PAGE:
@Duraid – It depends on the site and how well it’s optimized. On-page optimization is absolutely the starting point, along with keyword research, local directories, Google local business, etc.
    For a lot of local businesses whose competition isn’t doing anything, that may be sufficient.
    In more competitive markets, most SEO people will tell you on page is about 10% of the impact. I’ve found the major results happen when I apply multiple backlinking strategies (PR, articles, 2.0, social bookmarking, etc.)
    I don’t worry about what competition is charging because I tell clients and prospects I bring 30 years of sales and marketing expertise, not just SEO. That’s how I differentiate myself and am able to charge more.

  58. January 22, 2011 at 7:39 am | Permalink

    It’s like the old story about the retired factory mechanic. One day the factory machine breaks down and the company can’t figure out what the problem is. So they call up their retired employee to ask him to take a look at. He goes to the factory, listens to the machine sputtering and tells the company that he can fix it, but it won’t be cheap.

    The company agrees, “just fix it so we can get back up and running!”

    So the retiree walks back over to the machine, pulls out a hammer and taps on one of the pipes. Suddenly, the machine is humming again and the production line resumes normal operations.

    The retiree then gives the company a bill for $10,000.

    “What’s this for?” they ask, “you didn’t do anything.”

    The retiree replies, “that’s the $10 equipment fee for the use of my hammer and $9,990 for knowing which pipe to hit.”

    The nice thing about SEO services is that client’s usually already have a profitable business and understand that SEO is an investment. In fact, many of them already have a web presence, so getting their sites ranked is much easier than ranking your own websites from scratch. Some sites require a lot of work to rank, but often it’s just a matter of correcting errors on their robots.txt or fixing their title tags or something easy like that. Either way, they’re still willing to pay for results.

    I’m not saying you should rake them over the coals, I’m just saying that the best clients are the ones who understand the value of what you’re doing for them. I have the most success (and longest business relationships) with clients who understand the lifetime value of their customers, lead-to-sale conversion rates and visit-to-lead conversion rates. So if I assess their site and determine that I can increase their traffic by 20% and my fee is going to be $6,000/month, they already know how much revenue that will generate for their company and that my fee is only a small fraction of that. It’s all about ROI for the client.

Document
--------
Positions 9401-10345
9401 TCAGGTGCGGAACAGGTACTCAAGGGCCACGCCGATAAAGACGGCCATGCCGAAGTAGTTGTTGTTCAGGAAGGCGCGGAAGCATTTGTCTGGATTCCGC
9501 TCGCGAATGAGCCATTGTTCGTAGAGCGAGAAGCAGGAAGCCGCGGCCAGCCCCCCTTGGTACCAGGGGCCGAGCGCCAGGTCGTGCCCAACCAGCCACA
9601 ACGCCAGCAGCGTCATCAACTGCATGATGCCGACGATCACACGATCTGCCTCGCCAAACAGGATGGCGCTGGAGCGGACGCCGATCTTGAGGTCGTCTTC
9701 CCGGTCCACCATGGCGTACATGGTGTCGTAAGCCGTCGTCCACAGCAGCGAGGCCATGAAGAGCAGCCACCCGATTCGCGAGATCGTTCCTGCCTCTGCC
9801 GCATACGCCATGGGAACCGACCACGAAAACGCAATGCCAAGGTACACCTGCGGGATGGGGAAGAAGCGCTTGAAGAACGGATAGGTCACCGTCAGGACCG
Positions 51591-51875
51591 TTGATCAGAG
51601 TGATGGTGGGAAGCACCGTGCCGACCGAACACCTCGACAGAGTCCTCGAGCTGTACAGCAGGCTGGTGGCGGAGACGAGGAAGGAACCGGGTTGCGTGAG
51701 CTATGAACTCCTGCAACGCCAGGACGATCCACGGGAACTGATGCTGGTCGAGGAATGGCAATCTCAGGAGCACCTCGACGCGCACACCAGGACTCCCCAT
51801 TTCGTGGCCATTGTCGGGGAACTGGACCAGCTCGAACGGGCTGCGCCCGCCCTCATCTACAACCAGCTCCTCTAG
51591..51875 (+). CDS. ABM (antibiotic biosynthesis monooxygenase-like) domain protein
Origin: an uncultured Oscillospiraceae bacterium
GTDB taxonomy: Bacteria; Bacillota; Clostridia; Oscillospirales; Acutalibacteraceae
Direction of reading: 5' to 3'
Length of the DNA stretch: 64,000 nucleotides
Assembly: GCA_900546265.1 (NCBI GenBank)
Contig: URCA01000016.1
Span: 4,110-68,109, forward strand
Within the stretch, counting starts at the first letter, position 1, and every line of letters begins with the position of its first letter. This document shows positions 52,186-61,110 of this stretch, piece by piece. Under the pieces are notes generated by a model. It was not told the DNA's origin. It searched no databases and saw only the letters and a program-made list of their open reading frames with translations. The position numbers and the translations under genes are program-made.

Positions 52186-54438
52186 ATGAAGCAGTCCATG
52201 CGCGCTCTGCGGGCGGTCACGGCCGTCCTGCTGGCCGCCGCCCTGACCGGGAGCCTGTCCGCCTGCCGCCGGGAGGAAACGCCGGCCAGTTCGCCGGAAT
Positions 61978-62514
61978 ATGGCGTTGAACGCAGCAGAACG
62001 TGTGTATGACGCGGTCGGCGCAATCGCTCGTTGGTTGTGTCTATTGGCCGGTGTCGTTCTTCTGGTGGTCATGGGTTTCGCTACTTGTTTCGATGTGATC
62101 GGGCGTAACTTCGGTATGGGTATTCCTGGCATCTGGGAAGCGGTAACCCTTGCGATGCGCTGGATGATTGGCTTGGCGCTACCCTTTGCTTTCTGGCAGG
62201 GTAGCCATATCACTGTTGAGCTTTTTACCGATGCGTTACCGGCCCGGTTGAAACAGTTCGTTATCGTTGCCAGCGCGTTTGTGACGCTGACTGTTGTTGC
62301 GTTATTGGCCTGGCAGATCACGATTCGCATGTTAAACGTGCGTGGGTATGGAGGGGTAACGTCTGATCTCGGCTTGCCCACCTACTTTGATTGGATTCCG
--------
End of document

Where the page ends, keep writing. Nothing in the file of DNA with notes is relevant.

59. Brian De Den's Gravatar Brian De Den
    January 22, 2011 at 9:32 am | Permalink

    You’re right…. And I’d take it a step further… If you have a “team” of your own it would be a good way to grow the team, all the while your clients are footing the bill….

  60. Gideon's Gravatar Gideon
    January 22, 2011 at 11:29 am | Permalink

    Thanks matt for the tip i’ll consider it .

  61. Larry's Gravatar Larry
    January 22, 2011 at 12:04 pm | Permalink

    This is news? 😉

    I got into SEO work precisely so I could rank my clients’ sites, people with brick & mortar businesses. I only fooled around with making and ranking click sites of my own after I’d done that.

    As you have surmised, this reveals a secret that I’ve been waiting for some of you niche marketing types to notice (actually hoping you wouldn’t), that the techniques and resources for serious, effective ranking everyone needs has been developed… in the underbelly of net commerce among the niche marketing people. The small business people who need it don’t know about you, and most of you don’t know about them. Which does a lot of good for people like me

  62. January 22, 2011 at 5:25 pm | Permalink

    Yes, there are many opportunities here, but there is a negative side to this….if for some reason google or another search engine drops the site like a hot potato due to their many algorithm changes, your (offline) customer will blame you.

    Robert Reply:

    Google won’t drop a site “like a hot potato” if it adheres to their terms and policies, which is the basis of correct SEO. Taking shortcuts due to sheer laziness is usually the culprit. A legitimate business will not engage in such practices and an informed SEO consultant will know the difference.

    The Google algorithm is neither random nor vindictive. It serves to deliver quality and relevant content to the searcher. Period.

  63. January 23, 2011 at 12:29 am | Permalink

    I have been doing local SEO for over 3 years now, run many of my own sites and work on client’s sites. I use many different ways to charge depending upon the niche. One of my favourite ways to calculate a charge is to check out the competitiveness of a keyword (Market Samurai is great for this) and calculate what work will be required to rank along with the monthly volume to make sure it is worth the investment for the client, then you make a charge per word per month. For example in one of my businesses niches in the UK I charge $750 (US) per month for 5 keywords on one particular site that I created for a business. Great thing is I own this particular site so if they stop paying I can ‘rent’ it to a competitor. Another good method is to checkout the PPC cost in Google and Facebook and base your charge on that.

  64. January 23, 2011 at 6:17 am | Permalink